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posted by martyb on Sunday December 06 2015, @01:55AM   Printer-friendly
from the rethinking-closed-source-software dept.

Akkana reports via the Shallow Thoughts blog

I went to a night sky photography talk on Tuesday. The presenter talked a bit about tips on camera lenses, exposures; then showed a raw image and prepared to demonstrate how to process it to bring out the details.

His slides disappeared, the screen went blank, and then ... nothing. He wrestled with his laptop for a while. Finally he said "Looks like I'm going to need a network connection", left the podium, and headed out the door to find someone to help him with that.

I'm not sure what the networking issue was: the nature center has open wi-fi, but you know how it is during talks: if anything can possibly go wrong with networking, it will, which is why a good speaker tries not to rely on it. And I'm not blaming this speaker, who had clearly done plenty of preparation and thought he had everything lined up.

Eventually they got the network connection, and he connected to Adobe. It turns out the problem was that Adobe Photoshop is now cloud-based. Even if you have a local copy of the software, it insists on checking in with Adobe at least every 30 days. At least, that's the theory. But he had used the software on that laptop earlier that same day, and thought he was safe. But that wasn't good enough, and Photoshop picked the worst possible time--a talk in front of a large audience--to decide it needed to check in before letting him do anything.

Someone sitting near me muttered "I'd been thinking about buying that, but now I don't think I will." Someone else told me afterward that all Photoshop is now cloud-based; older versions still work, but if you buy Photoshop now, your only option is this cloud version that may decide ... at the least opportune moment ... that you can't use your software any more.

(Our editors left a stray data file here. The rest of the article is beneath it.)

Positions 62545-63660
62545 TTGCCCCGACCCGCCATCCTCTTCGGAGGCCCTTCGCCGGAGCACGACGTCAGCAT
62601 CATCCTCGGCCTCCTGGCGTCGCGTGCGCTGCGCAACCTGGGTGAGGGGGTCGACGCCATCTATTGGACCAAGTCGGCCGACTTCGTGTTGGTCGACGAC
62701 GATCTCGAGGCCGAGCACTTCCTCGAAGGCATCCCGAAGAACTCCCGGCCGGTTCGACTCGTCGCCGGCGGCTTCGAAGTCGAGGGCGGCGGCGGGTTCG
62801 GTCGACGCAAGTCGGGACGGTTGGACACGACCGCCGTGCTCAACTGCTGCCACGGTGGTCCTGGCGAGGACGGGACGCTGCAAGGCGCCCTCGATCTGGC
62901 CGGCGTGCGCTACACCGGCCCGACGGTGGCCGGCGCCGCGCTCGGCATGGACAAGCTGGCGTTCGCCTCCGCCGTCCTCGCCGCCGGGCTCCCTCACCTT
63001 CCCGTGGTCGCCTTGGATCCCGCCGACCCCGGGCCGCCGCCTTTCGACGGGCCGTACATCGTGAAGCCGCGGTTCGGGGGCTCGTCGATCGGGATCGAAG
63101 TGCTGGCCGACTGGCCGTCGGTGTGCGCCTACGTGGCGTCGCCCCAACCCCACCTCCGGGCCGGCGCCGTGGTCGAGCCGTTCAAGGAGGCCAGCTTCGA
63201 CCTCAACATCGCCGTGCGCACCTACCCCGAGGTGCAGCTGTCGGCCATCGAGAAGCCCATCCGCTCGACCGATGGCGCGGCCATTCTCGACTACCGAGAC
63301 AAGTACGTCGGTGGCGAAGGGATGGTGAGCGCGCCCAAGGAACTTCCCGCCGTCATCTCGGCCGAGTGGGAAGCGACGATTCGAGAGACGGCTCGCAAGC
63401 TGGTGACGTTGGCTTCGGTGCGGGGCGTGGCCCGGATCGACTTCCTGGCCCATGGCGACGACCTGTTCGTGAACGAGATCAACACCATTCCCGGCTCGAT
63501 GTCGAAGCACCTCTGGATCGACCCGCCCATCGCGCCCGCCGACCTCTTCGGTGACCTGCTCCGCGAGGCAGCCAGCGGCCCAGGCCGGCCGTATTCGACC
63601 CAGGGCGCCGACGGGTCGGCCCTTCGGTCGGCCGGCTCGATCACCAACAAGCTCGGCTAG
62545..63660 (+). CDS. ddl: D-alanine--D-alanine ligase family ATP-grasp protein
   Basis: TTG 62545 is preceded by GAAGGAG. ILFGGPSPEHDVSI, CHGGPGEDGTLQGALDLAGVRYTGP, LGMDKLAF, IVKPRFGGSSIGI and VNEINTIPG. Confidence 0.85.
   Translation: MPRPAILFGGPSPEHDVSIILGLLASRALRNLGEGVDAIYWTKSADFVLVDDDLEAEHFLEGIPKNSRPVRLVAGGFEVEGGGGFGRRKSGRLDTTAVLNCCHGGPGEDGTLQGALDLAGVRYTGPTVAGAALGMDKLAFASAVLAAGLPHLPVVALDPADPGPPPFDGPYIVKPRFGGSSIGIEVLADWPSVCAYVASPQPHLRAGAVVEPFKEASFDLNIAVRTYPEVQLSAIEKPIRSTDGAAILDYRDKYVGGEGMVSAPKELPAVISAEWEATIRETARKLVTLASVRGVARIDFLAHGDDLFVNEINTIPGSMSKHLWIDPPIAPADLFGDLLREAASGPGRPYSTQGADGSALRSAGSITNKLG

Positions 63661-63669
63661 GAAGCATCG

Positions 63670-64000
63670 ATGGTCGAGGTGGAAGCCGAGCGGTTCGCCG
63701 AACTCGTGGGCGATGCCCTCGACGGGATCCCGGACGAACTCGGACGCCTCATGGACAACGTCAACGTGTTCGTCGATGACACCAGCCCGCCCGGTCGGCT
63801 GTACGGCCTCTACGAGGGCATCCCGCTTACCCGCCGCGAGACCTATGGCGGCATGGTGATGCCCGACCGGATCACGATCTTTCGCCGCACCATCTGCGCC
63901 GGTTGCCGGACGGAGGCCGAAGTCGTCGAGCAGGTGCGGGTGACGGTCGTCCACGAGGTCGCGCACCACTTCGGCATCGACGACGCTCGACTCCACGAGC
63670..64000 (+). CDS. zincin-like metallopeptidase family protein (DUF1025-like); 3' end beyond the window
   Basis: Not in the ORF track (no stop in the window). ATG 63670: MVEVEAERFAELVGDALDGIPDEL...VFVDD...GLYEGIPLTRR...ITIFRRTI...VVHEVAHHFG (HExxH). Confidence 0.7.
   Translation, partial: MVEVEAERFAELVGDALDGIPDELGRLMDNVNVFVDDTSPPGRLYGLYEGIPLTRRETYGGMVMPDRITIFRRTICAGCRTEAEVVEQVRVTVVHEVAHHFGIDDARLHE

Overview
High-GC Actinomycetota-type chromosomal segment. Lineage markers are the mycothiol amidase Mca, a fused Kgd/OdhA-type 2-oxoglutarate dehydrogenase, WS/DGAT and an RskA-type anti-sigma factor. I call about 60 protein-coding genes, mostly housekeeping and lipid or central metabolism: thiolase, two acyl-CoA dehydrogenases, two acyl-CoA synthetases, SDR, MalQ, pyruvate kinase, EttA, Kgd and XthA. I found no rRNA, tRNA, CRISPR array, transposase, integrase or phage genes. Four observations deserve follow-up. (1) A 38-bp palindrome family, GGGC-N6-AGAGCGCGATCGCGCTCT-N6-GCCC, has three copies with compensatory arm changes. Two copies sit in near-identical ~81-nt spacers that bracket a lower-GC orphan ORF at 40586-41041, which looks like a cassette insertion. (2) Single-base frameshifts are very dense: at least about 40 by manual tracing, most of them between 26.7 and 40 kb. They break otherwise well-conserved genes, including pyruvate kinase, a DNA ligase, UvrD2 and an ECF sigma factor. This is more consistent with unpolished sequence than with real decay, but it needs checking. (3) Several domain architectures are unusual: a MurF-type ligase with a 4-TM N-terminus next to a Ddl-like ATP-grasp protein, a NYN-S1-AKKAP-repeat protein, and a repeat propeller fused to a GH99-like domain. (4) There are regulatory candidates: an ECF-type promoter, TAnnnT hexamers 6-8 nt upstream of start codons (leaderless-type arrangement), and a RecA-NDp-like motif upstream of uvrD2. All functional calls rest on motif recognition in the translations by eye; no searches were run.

[...] I talked to the club president afterward and offered to give a GIMP talk to the club some time soon, when their schedule allows.


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  • (Score: 5, Insightful) by Anonymous Coward on Sunday December 06 2015, @02:31AM

    by Anonymous Coward on Sunday December 06 2015, @02:31AM (#272333)

    Cloud based was the problem.

    While you wont have licencing issues with free cloud based software, it can still burn you when you lose connection. The key here is that regardless if you buy it or not, make sure it doesn't rely on anything other than the locally installed files.

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  • (Score: 2) by Runaway1956 on Sunday December 06 2015, @03:01AM

    by Runaway1956 (2926) Subscriber Badge on Sunday December 06 2015, @03:01AM (#272345) Homepage Journal

    But, CLOUD man! Having everything in the cloud means that I can buy they cheapest, shittiest computer in existence, and rely on someone else's computers to carry the load. So long as I've got WIFI I can rely on my 1/2 Ghz single core CPU with crap memory and slow 33 htz busses. I don't have to invest in one of those outrageous 3.5 Ghz 8 core computers, I don't have to have 8 or 16 gig of memory. CLOUD! Let the corporate computers carry the load!

    --
    Our first six presidents were educated men. Then, along came a Democrat.
    • (Score: 0) by Anonymous Coward on Sunday December 06 2015, @10:49AM

      by Anonymous Coward on Sunday December 06 2015, @10:49AM (#272449)

      Yeah, that's not how it works.

  • (Score: 4, Funny) by mhajicek on Sunday December 06 2015, @09:07AM

    by mhajicek (51) on Sunday December 06 2015, @09:07AM (#272434)

    Hmm, who would have thought, clouds are bad for night sky photography!

    --
    The spacelike surfaces of time foliations can have a cusp at the surface of discontinuity. - P. Hajicek
  • (Score: 0) by Anonymous Coward on Tuesday December 08 2015, @03:44PM

    by Anonymous Coward on Tuesday December 08 2015, @03:44PM (#273421)

    It is both the 'proprietary' and the 'cloud' portions that are issues.

    Proprietary is an issue since you are at the mercy of your software's overlord when (not if) you need to upgrade. If they discontinue your standalone version, that is it. You might be able to last there for a while, but plugins, bugfixes, etc will move on, and eventually you will either need to change programs, or more likely (as the software monoculture continues to sink in) you will be forced to give up your standalone software and move to the cloud based successor.

    The cloud becomes an issue for a variety of issues, but the primary reason under most circumstances is 'reliance on network connectivity at all times'. This wasn't practical or true when the cloud became a buzzword, and while we are closer to it today, there are still plenty of places where it fails, and locations where you stargaze are but one of many.